This study was designed as an experimental in-situ imaging study on human cadaveric knee joint specimens. Based on local institutional Review Board approval (Ethical Committee, RWTH Aachen University, EK180/16, issued 07/13/2016), this study was carried out between 04/2021 and 07/2021. All methods were carried out in accordance with relevant guidelines and regulations. Written informed consent by the body donors and next of kin or their legal guardians was obtained. Minimum specimen size of 10 was determined based on power analyses of the initial three specimens and dedicated online software ( power, 0.8; probability of type-I-error, 0.01; effect size, 1.4, two-tailed procedure.

In total, ten unpaired, left-sided, fresh-frozen human cadaveric knee joint specimens were obtained from the local Anatomy department (Institute of Molecular and Cellular Anatomy, RWTH Aachen University). The body donors were five males and five females with a mean age of 80 ± 10 years (range 65–95 years). Before measurements, specimens were left to thaw at room temperature for at least 24 h.

Stress MRI device for pressure controlled varus loading

To standardize joint position and load application, a pressure-controlled MRI-compatible loading device as validated before36,37 was used. The device has three functional units, i.e., the holding unit, the loading unit, and the control unit (Fig. 3). Briefly, the holding unit consists of two equally sized quarter-pipe wedges of 15° inclination each that standardize joint flexion at 30°. The specimens were positioned on the wedges with the patella facing downwards, corresponding to a patient’s prone position, and fixed using four standard tourniquets. The loading unit consists of a padded load applicator that is actuated through a pneumatic mechanism and controlled by pressure. Practically, the load applicator was aligned along the specimens’ medial joint line so that, once pressure was applied, the medial compartment was compressed, and the lateral compartment was distracted. The control unit was located outside of the scanner room and connected via standard pressure lines. Customized routines implemented in LabView software (v2020, National Instruments, Austin, US) were used to control pressure levels.

Figure 3
figure 3

Setup for varus stress MRI. The MRI-compatible loading device is shown without (a) and with (b) a representative (left-sided) knee joint specimen. Side views (a1, b1), top views (a2, b2), and oblique views (a3, b3). Loading unit (1), holding unit (2), standard pressure line (3) to connect the loading unit and the control unit (latter one not shown). Upper (4a) and lower (4b) thigh at 30° of flexion (patella facing downwards). Dual coils (5) were used for imaging.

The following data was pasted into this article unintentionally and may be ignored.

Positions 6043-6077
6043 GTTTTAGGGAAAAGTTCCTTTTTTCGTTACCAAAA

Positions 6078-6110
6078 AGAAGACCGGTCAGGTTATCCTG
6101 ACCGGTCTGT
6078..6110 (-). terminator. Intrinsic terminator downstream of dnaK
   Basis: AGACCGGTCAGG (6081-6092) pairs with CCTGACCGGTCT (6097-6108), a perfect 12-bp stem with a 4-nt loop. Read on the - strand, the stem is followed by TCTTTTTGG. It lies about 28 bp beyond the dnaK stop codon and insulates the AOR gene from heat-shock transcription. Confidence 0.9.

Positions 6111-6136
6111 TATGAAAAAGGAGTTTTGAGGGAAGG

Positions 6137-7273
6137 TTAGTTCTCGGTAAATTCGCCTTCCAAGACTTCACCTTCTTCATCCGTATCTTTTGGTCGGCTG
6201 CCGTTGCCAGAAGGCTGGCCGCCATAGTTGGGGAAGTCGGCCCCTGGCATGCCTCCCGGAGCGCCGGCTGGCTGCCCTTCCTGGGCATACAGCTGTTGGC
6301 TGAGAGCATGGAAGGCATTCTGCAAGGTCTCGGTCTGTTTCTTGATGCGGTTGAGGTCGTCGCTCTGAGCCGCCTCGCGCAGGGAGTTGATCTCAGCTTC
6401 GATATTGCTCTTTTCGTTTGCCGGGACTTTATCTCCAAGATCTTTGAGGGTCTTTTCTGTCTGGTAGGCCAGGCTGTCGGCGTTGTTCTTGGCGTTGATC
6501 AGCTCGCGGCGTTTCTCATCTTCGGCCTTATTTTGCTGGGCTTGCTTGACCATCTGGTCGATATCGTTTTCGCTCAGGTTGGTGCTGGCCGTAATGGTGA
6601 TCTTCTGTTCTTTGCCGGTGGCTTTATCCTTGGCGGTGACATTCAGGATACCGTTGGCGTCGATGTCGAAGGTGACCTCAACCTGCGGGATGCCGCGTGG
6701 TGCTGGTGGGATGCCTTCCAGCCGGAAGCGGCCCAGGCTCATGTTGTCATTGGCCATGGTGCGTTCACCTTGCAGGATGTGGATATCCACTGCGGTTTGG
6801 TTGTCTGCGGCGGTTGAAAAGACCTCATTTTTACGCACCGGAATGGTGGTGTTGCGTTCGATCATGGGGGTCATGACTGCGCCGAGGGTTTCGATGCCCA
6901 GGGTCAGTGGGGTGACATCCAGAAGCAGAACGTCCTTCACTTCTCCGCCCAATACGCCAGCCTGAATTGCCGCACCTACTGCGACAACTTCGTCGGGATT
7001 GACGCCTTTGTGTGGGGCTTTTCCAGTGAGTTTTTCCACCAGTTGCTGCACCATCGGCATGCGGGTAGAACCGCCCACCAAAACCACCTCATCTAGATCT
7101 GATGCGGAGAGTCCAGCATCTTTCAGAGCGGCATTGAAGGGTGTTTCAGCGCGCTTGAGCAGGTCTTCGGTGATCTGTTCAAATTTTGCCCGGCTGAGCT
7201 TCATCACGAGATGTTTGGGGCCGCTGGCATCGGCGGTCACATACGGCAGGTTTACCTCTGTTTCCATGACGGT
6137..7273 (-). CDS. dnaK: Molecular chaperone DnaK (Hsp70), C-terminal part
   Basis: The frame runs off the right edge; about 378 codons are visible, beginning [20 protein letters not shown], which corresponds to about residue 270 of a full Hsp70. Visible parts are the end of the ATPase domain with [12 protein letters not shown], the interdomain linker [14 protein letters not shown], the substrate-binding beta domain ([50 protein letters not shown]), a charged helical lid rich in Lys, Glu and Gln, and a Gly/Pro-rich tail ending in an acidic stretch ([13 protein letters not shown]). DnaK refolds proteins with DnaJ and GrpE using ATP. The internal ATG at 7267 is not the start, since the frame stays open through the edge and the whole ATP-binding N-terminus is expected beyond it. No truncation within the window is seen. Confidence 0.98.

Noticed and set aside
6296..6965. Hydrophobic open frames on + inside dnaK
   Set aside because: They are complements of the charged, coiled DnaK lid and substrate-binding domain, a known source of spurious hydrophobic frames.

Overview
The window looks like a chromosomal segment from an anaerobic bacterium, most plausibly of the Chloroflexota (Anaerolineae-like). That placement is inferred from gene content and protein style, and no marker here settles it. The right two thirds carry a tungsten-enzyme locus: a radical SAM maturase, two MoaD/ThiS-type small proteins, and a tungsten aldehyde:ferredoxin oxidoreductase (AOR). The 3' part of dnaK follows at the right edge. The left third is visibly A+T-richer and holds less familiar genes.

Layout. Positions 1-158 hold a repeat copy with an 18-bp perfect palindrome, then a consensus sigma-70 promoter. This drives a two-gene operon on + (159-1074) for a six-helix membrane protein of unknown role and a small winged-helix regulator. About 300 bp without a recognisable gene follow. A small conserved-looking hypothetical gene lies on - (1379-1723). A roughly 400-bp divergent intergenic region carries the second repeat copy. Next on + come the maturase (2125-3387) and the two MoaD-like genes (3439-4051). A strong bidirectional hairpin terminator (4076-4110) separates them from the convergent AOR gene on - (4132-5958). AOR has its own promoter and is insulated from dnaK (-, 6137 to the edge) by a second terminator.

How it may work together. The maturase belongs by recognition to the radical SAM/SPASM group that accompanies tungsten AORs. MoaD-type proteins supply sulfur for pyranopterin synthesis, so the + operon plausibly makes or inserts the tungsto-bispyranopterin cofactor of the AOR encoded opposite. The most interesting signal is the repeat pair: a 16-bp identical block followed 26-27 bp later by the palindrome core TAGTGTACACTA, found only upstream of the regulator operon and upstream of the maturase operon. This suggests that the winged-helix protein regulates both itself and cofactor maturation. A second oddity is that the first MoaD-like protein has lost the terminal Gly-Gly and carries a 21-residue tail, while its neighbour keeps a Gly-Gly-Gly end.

Graded injury model of the posterolateral corner and the anterior cruciate ligament

The injury model was focused on the three main structures of the PLC, i.e., the LCL, the PT, and the PFL. In addition, the injury model also involved the ACL because of its clinical relevance as a concomitant injury in PLC injuries8. Figure 4 details the sequential ligament transections.

Figure 4
figure 4

Graded injury model of the posterolateral corner and the anterior cruciate ligament. The joint (a) was subjected to standardized sequential surgical transections. After exposure (b1) and splitting of the fascia (b2), the lateral collateral ligament (blue arrow, c1), the popliteal tendon (red arrow, d1), and the popliteofibular ligament (green arrow, e1) were exposed. Sequentially, these structures were surgically transected to emulate complete LCL injury (dotted blue arrow, c2), additional complete PT injury (dotted red arrow, d2), and additional complete PFL injury (green dotted arrow, e2). Each transection was followed by layer-wise adaptation and suturing of the fascia (f1) and skin (f2). Arthroscopically, the anterior cruciate ligament was identified (black arrow, g1) and completely transected at mid-substance (dotted black arrow, g2).

The LCL, the PT, and the PFL were sequentially transected and this order was chosen based on previously published studies15,31. The surgical approach to expose the PLC involved posterolateral splitting of the fascia as described by Terry and LaPrade38. Briefly, the knee joint was exposed using a slightly curved skin incision between the fibular head and Gerdy’s tubercle (Fig. 4b1). Once the skin and fat were retracted, the fascia was split parallel to the iliotibial tract (Fig. 4b2) to expose the LCL (Fig. 4c1). The LCL was transected at the level of the joint space (i.e., at mid-substance) (Fig. 4c2). Subsequently, the PT (Fig. 4d1) and the PFL (Fig. 4e1) were identified and sequentially transected, too, i.e., the PT first (Fig. 4d2) and the PFL second (Fig. 4e2). After each individual transection, the fascia and skin were adapted and sutured in a layer-wise manner (Fig. 4f). Of note, the status of completely transected LCL, PT, and PFL is referred to as complete PLC injury.